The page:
Monday, March 28, 2005

Women in Media Pt. 2

I'm writing a short article on Robert Boynton, the director of the graduate magazine journalism program at my school and author of The New New Journalism: Conversations with America's Best Nonfiction Writers on Their Craft. I've read some of the book, and it's very handy for someone who's still trying to feel her way around journalism. Instead of discussing journalism's literary qualities, Boynton asks questions about the nuts-and-bolts of journalism: How do these journalists get their ideas? Do they tape record interviews? Where do they conduct interviews? When do they do their research? What are their writing routines? etc.

The book is reviewed in the Columbia Journalism Review. At the end of her article, reviewer Julia M. Klein asks, "Which brings us to one final, important matter: Why is it that just three of the nineteen writers in this book -- [Adrian Nicole] LeBlanc, Susan Orlean, and Jane Kramer -- are women? ... Is the culprit rank sexism? Male editors hiring their male buddies? Or else the magazine’s preference for subjects such as war and politics that draw more male writers? Do women writers, facing rejection, discourage more easily? (I’ve heard that thesis proposed.) Or, as devoted mothers and daughters and wives, are they simply unavailable to devote the months and years of zealous, almost superhuman effort required by immersion journalism? There is surely no single, and no easy, answer. But it would have been nice if Boynton, in this otherwise probing book, had thought to raise the question." You can read the entire article here.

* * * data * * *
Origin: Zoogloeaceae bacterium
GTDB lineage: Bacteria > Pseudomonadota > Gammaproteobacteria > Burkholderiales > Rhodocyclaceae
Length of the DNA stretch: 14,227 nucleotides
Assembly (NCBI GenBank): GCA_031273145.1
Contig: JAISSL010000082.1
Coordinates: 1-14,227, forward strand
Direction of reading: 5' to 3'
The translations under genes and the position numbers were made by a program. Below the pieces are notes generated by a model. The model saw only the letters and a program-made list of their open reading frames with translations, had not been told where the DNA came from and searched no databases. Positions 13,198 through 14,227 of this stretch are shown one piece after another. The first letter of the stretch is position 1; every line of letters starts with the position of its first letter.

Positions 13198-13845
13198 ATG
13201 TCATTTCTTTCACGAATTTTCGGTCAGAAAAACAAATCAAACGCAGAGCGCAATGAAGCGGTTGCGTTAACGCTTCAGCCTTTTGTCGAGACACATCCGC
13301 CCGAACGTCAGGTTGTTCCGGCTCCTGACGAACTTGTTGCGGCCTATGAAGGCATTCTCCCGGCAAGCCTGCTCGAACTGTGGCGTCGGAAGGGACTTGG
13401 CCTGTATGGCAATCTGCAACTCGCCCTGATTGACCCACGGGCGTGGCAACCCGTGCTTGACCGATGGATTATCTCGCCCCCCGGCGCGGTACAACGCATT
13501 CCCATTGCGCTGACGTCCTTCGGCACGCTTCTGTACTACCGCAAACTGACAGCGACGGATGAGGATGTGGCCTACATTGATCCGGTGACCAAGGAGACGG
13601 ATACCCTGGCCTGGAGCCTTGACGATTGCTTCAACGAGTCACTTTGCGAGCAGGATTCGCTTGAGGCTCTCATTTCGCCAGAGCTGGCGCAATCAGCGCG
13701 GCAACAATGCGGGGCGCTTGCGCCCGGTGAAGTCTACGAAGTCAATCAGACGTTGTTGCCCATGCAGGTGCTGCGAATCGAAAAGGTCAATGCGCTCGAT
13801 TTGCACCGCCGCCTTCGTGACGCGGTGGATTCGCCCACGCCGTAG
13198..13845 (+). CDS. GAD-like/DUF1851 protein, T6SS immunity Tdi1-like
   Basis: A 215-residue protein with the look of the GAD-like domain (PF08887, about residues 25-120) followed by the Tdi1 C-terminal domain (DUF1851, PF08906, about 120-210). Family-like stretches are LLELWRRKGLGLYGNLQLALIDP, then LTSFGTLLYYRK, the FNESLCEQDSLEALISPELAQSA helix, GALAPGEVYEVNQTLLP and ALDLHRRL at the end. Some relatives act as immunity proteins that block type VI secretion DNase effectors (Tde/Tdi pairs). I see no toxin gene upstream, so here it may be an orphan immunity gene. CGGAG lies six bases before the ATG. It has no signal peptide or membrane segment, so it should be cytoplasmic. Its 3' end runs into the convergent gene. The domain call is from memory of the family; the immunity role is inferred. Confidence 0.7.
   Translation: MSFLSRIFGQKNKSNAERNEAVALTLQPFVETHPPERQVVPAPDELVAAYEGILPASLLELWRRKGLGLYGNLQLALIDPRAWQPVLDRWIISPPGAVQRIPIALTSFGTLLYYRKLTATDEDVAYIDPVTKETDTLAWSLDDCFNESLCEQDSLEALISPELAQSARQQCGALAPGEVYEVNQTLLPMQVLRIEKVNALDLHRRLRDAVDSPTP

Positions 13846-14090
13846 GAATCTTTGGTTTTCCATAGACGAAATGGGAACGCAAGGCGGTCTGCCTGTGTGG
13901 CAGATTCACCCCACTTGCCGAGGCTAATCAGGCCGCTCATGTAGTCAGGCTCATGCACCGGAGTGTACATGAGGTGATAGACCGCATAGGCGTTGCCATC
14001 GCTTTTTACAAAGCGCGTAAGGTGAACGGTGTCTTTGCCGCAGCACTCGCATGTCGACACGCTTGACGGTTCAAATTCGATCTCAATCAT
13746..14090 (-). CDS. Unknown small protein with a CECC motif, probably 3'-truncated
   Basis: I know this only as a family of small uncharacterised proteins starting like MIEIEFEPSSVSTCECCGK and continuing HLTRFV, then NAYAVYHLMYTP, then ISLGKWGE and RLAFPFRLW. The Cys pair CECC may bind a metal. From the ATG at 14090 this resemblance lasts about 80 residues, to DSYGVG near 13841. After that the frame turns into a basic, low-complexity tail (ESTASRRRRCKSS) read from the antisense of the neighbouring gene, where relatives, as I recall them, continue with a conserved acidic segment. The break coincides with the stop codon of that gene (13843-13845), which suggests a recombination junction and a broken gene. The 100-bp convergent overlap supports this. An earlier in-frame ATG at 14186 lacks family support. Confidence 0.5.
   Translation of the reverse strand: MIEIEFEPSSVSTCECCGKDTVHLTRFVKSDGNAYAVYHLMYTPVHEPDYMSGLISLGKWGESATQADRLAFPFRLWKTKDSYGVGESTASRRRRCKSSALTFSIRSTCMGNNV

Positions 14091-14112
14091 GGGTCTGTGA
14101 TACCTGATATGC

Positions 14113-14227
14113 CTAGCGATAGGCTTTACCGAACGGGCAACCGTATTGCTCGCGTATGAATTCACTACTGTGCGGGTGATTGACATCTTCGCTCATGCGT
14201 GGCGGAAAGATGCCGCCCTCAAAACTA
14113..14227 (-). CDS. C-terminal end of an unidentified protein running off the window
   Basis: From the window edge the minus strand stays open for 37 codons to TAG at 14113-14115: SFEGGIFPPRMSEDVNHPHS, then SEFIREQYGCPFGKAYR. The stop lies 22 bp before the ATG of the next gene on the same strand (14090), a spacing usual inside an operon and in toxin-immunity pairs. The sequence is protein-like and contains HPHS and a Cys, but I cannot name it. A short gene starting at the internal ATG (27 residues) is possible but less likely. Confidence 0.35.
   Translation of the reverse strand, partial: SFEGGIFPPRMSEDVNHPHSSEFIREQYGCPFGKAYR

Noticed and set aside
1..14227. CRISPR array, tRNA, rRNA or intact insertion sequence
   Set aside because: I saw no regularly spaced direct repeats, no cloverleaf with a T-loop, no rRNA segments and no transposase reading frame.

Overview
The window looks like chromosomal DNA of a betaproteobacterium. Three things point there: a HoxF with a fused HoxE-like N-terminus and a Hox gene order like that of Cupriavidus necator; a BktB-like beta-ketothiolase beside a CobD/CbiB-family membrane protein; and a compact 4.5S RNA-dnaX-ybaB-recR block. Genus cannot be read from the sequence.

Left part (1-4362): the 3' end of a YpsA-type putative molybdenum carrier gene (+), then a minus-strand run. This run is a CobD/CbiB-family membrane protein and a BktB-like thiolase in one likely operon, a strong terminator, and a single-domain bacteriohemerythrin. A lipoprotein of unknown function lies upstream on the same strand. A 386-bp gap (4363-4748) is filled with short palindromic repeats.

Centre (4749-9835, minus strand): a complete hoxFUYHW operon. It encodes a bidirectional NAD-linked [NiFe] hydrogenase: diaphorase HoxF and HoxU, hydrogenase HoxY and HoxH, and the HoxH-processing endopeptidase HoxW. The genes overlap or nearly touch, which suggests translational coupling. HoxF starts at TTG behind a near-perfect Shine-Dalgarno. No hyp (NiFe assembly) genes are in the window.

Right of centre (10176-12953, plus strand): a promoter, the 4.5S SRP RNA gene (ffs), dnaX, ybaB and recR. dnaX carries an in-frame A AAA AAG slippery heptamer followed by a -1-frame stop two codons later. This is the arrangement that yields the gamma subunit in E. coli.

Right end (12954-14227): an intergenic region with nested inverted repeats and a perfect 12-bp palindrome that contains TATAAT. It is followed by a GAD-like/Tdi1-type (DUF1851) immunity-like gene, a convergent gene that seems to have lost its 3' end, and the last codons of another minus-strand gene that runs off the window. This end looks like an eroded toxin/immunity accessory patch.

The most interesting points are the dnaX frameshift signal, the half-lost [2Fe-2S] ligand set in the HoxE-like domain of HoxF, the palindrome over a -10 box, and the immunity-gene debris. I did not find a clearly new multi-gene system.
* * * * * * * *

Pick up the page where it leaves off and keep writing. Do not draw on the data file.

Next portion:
I'd forgotten to mention something that some of my female classmates said about LeBlanc, whom I wrote about in an earlier post after she came to speak to my class. Basically, they thought it was pretty incredible that LeBlanc did what she did, spent 10 or so years with this family so she could write about them for her book. My classmates thought that would not have been possible if LeBlanc had been married (I believe LeBlanc said she had a boyfriend though) or children.

I guess with any art or passion, journalism can take over one's life. With immersion reporting, one can't work a 9 to 5 shift and then go home at the end of the day. The reporting is constant: the journalist has to experience life as his or her interviewee experiences it. (I couldn't help but think of the movie Almost Famous while LeBlanc was talking about how she'd spend inordinate amounts of time with her subjects.)

Anyway, I don't think women have reached the point where it's socially acceptable for them to pursue their craft while the children are at home with just their father. There's still this expectation that a woman's love for her children must trump everything else. I'm sure some women would rather be with their children than do anything else. But I suspect there are other women who, while they love their children, would rather be out doing their own thing and pursuing their own interests.

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